Well, I guess to just set his mind on divine things. To have his mind transformed by the gospel. To open his mind to this new way of thinking, living, and loving. But it is easier said than done. We can talk about it all day, and we still might not be able to get it. We can train ourselves, discipline ourselves, and even force ourselves to follow and have faith and pick up our crosses, but we still might miss the mark. We can learn and pray and even spend ordinate amounts of time with Jesus, but we might still be adverse to the ways that Jesus talks about.

I guess I’m not selling it too well either, am I?

Because now it sounds like I’m telling you that we can do everything we can to be right, but we still might be wrong. We can follow Jesus all we want, but we can still fail. We can set our minds on divine things but still end up having them set on human thing and be called Satan, the adversary, the one who goes against what is good and pure and true. No, it doesn’t sound like a good sell at all.

But that is ok, because this isn’t about a good sell. It isn’t about convincing you that this is a good path to take. It isn’t even about us learning how to pick up our crosses to follow the one that makes the most sense and gives the most promises that we can dig or makes the most claims to power and strength that we can get behind.

No, because this is about grace. This is about mercy. This is about the love of God that surpasses all understanding and grants us forgiveness, welcome, and peace. See, right before Peter is called the satan he is given the keys to the kingdom of heaven. Right after Peter is called the adversary Jesus leads him up to the mountain to witness the transfiguration. Even though Peter does not get it, even though Peter cannot seem to understand, even though Peter’s mind was set on human things and not divine things, Jesus still loves him. Jesus still welcomes him. Jesus still forgives him for all that he has done, is doing, and will ever do.

Following this suffering saviour isn’t a sentence to failure, but it is imaging a new and different kind of victory. Picking up your cross isn’t about falling into death, but it is about embracing new life in resurrection. Learning to live like Jesus isn’t a denial of power, but it is the realisation that there is a power in love.

Paul urges us in his letter to the Romans, let your love be genuine, hate what is evil, hold fast to what is good. Love one another with mutual affection and outdo one another in showing honour. Do not be overcome by evil, but overcome evil with good.

This world wants to tell us that the only way we can beat violence is with more violence, the only way we can defeat our enemies is to show up with bigger weapons, the only way we can stop others hating us is to hate them even harder. But Jesus says no, don’t get caught up in the endless cycle of hatred and violence, but instead learn to love those who hate you, forgive those who hurt you, and welcome those who are simply just in need of a saviour.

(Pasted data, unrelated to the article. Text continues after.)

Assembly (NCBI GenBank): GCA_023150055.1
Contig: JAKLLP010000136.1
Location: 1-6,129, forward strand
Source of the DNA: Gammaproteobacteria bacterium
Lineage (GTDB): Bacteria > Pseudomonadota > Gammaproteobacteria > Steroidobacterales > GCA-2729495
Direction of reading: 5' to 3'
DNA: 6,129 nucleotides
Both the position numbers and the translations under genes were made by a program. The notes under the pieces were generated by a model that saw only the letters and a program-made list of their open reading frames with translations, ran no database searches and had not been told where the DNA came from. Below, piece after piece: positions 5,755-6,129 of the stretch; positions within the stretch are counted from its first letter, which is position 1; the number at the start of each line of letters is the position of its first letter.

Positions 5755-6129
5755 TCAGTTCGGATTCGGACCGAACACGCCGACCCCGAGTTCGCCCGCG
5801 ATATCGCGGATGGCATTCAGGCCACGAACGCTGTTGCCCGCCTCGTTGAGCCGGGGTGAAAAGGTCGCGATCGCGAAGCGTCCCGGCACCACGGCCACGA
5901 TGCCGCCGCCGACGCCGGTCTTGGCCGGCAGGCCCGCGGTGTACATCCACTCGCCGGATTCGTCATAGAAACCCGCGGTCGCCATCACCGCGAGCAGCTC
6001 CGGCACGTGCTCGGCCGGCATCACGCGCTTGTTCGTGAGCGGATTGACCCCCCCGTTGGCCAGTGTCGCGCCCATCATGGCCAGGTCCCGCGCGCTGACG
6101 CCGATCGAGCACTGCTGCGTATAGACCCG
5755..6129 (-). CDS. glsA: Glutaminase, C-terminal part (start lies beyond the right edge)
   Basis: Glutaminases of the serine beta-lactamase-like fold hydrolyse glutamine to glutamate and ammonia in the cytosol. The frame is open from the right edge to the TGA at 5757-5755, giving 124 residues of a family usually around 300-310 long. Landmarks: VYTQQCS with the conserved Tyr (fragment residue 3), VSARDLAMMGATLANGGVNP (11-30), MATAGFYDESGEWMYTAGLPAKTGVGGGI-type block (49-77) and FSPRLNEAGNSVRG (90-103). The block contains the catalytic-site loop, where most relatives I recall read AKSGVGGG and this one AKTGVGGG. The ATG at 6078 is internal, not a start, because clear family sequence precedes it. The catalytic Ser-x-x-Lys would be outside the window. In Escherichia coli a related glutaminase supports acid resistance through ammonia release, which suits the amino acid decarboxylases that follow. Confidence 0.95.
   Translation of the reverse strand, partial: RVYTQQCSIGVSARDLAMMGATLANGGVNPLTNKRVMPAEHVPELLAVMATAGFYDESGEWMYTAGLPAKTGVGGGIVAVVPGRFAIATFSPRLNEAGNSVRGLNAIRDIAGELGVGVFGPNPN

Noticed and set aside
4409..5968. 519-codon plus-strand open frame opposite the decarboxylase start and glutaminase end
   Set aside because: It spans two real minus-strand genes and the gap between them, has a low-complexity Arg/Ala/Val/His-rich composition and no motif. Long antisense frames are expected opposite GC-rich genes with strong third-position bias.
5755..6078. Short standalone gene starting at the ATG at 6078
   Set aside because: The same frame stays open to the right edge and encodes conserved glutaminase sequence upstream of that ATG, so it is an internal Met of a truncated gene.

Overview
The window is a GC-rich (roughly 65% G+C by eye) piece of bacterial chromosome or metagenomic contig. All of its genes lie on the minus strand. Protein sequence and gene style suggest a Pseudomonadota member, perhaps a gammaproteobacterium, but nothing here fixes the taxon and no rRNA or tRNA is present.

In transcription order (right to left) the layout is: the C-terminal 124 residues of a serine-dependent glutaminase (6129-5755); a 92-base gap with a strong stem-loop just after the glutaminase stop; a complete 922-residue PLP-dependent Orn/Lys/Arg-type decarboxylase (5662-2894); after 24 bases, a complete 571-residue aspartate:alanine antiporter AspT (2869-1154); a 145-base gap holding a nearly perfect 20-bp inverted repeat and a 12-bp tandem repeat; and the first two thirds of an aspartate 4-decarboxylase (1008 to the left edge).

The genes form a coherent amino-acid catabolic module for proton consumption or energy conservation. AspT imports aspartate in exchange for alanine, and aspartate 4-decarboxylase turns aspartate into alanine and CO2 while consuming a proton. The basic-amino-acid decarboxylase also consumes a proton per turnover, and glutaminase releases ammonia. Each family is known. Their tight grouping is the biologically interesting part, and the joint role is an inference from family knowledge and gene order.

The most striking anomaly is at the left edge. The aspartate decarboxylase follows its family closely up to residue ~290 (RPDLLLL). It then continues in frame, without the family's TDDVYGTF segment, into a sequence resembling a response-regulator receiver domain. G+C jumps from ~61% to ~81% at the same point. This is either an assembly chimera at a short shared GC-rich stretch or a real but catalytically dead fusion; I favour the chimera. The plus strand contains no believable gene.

I know, all this seem so counter intuitive and against the grain. It is like everything we’ve be taught and learned and known to be true our whole lives just don’t make sense anymore.

And that is the point.

That is what Jesus is saying. We can give up that old way of thinking. We can be free from that need for power. We no longer have to believe that the only way for peace is with authority, intimidation, and threats. Instead, we can pick up our crosses to follow Jesus in imagining a new world in which we can bless those who persecute us, where we can learn to live peaceably with each other, where we can confidently repay evil with good in feeding, serving, and loving.

See, this is the glory that Jesus was talking about. When he said that some won’t die before they see him entering the kingdom, this is the kingdom, heaven on earth, where Jesus enters the lives of the hurting, the downcast, and the lonely and lifts them up to see the joy and peace of God. This is the kingdom is all around us, in the feeding of the hungry, in the welcome of the stranger, in the love and forgiveness of the enemy.

The cross that Jesus asks us to take and the self we are called to deny is about imagining this different, counter cultural, against the grain kind of living. Knowing that defeating hatred with love and evil with good allows us to give up that need to follow the obtusely powerful and walk the path of humility, grace, peace. This is the path that Jesus walked and asks us to follow suit. This is the love. This is the forgiveness. This is what we can all get behind.

As we continue on in this time after Pentecost and look forward to what this new school year brings, may we be humbled and strengthened to pick up our crosses to follow our Lord Jesus into imagining the victory of love and mercy. Thanks be to God. Amen.